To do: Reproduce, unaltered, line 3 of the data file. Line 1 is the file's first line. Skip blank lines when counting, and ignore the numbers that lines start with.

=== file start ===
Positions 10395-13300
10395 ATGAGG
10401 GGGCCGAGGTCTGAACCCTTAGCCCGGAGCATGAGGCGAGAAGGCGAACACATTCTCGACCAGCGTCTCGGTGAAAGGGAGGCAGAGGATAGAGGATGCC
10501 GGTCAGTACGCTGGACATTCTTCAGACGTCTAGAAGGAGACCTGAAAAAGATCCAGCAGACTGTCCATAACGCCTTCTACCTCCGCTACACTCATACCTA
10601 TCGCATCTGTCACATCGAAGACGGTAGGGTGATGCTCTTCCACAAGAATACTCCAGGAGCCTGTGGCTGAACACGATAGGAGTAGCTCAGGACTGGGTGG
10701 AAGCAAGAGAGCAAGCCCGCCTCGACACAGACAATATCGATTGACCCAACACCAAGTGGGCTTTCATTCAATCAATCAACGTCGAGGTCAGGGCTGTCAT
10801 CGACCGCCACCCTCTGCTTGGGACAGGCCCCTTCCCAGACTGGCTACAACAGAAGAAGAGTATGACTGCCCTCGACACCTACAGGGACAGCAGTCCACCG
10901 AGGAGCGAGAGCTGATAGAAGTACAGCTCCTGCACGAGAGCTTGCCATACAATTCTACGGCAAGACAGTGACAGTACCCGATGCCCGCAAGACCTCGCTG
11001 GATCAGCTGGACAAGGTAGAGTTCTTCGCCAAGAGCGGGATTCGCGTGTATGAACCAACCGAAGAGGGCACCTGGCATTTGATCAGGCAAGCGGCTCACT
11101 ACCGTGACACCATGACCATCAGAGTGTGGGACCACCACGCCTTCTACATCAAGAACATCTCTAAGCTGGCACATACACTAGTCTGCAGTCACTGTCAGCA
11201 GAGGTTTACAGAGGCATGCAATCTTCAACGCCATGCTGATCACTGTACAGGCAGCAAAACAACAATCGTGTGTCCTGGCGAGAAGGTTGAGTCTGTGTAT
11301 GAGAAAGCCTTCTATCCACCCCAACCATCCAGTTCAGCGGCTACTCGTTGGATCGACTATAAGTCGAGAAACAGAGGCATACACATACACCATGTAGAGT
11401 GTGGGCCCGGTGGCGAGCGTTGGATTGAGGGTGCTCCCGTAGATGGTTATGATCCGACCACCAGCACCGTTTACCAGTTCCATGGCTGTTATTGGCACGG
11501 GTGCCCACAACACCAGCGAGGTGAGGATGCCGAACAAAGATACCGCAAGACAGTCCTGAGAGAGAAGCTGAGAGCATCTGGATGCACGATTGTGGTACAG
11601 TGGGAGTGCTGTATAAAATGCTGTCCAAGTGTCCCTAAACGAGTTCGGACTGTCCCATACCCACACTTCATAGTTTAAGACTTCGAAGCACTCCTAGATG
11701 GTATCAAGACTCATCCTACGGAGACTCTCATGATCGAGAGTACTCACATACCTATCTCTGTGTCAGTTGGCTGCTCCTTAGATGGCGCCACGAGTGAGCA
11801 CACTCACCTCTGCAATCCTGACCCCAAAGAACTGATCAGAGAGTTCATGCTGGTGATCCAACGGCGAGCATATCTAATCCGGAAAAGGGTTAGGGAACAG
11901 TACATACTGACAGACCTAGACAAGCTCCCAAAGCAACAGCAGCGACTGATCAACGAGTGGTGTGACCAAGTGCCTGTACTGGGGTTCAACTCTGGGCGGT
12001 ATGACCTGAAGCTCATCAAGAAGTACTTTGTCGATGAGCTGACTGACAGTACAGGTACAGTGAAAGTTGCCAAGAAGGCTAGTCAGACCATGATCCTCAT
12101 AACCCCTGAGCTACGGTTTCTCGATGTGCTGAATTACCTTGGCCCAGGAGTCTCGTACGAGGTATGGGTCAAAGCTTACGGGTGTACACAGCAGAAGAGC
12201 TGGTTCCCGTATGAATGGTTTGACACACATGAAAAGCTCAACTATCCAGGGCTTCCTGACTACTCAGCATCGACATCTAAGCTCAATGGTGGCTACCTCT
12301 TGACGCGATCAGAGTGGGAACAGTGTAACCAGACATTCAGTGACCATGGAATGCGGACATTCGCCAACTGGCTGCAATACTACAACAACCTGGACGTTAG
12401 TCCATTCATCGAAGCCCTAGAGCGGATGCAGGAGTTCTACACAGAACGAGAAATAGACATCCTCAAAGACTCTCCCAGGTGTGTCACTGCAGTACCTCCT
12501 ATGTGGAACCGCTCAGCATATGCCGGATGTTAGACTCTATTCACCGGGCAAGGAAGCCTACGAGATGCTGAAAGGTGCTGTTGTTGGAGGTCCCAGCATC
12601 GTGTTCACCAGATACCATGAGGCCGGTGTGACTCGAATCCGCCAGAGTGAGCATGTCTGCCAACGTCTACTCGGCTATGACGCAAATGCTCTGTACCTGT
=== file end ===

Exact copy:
10401 GGGCCGAGGTCTGAACCCTTAGCCCGGAGCATGAGGCGAGAAGGCGAACACATTCTCGACCAGCGTCTCGGTGAAAGGGAGGCAGAGGATAGAGGATGCC